The practice of writing user stories is immensely popular among Agile teams and is often the default technique for product backlog creation. Although it is simple in concept, many Agile teams struggle to put the technique into practice effectively and will too often miss out on the benefits that make user stories an effective alternative or complement to other requirements-analysis tools.
The root cause of much strife for Agile teams can be traced to inadequate user stories. This article attempts to highlight the overlooked aspects of user stories that, if they were considered more carefully, would yield better results. This article also borrows from Alistair Cockburn's work on use cases.
The struggle teams have with user stories often comes from two failure patterns: muscle memory and prescriptive Agile.
Muscle memory is the phenomenon that occurs when overdeveloped skills are applied to situations where undeveloped or undiscovered skills may be more effective. In those contexts the person or team may think they are applying the new technique, but in reality it is only done in name. The dominant, previously well-developed techniques or skills are being practiced under a new name. The analogy is derived from physical training or rehabilitation, when a dominant set of muscles continues to be used for different exercises regardless of the muscle group you are trying to target. The only way to eliminate the overcompensation of the dominant muscle is to isolate the target muscle group such that the dominant muscle group has no way to contribute to the activity.
The other failure pattern is prescriptive Agile. Prescriptive Agile occurs when well-meaning practitioners follow popular Agile methods dogmatically. Prescriptive Agile is a contradiction in terms, and practitioners of prescriptive Agile need to revisit the opening statement of the Agile Manifesto. Manifestos are short and powerful. The words in the Agile Manifesto have been chosen very carefully, and alteration of the text would yield an entirely different meaning. The opening statement of the Agile Manifesto states that, "We are uncovering better ways of developing software by doing it and helping others do it."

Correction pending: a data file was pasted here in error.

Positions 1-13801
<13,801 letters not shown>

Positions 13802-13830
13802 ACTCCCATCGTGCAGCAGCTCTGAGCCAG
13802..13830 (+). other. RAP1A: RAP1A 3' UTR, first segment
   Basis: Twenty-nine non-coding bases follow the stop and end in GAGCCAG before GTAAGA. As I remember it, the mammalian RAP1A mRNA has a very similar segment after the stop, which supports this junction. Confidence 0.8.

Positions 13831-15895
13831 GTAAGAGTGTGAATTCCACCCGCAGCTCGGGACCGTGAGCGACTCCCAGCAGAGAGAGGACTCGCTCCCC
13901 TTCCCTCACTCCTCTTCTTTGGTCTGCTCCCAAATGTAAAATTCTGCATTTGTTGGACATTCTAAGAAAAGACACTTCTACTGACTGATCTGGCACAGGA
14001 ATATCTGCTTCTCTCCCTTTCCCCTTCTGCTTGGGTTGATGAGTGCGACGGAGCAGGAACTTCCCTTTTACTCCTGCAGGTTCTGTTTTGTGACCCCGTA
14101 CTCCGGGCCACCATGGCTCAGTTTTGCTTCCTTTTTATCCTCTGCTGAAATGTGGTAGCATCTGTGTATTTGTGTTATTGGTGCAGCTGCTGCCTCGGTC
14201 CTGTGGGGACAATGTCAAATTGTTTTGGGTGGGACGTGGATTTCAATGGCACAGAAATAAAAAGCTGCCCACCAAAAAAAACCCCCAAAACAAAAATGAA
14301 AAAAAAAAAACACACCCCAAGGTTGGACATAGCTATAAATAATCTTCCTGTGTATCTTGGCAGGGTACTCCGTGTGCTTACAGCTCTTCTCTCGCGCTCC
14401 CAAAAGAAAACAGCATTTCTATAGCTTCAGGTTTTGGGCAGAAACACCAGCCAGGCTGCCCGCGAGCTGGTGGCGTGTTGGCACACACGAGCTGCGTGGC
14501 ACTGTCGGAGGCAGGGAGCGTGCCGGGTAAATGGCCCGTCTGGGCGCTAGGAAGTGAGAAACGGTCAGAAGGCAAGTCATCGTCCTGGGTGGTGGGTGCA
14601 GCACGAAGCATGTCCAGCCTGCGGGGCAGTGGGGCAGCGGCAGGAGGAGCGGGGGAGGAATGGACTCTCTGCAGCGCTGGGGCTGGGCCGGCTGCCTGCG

Had the words are uncovering
been replaced with have uncovered
, the Manifesto would have had an entirely different meaning. Agile methods would have been dropped in a cabinet file labeled "Best Practices." What happens to a best practice when you've uncovered a better one? Craig Larman, in his book Scaling Lean and Agile
, points out that there are no such things as best practices, there are only appropriate practices at the appropriate time. Experienced Agile practitioners will know that doing Agile "properly" by following a prescription of best practices is itself an oxymoron.
User stories are one such "best practice" that has suffered from both muscle memory and from prescriptive Agile. Muscle memory has led to the technique being used only partially, and prescriptive Agile has led teams into thinking that that is the only technique they should use to capture requirements.
Muscle memory is the main contributor to the common malpractice of a business analyst writing user stories. You may be thinking, "What's wrong with that?" Well, pretty much everything is wrong with business analysts writing user stories. This is part of a larger anti-pattern called "Water-Scrum-Fall," which Forrester Research has said has become de facto for most Agile teams.
Water-Scrum-Fall begins when business analysts meet with stakeholders to gather and analyze requirements. Their job is to understand the requirements better than anyone else, even though they may not be the ones actually implementing or testing them. They produce mountains of requirements to eventually feed to the development teams. They usually work on these requirements well ahead of any implementation. In fact, since often the purpose of the exercise is to find out exactly how much effort is required to do the work, they will do this before any team has been formed to implement it. This is the beginning of the "Water" part of Water-Scrum-Fall.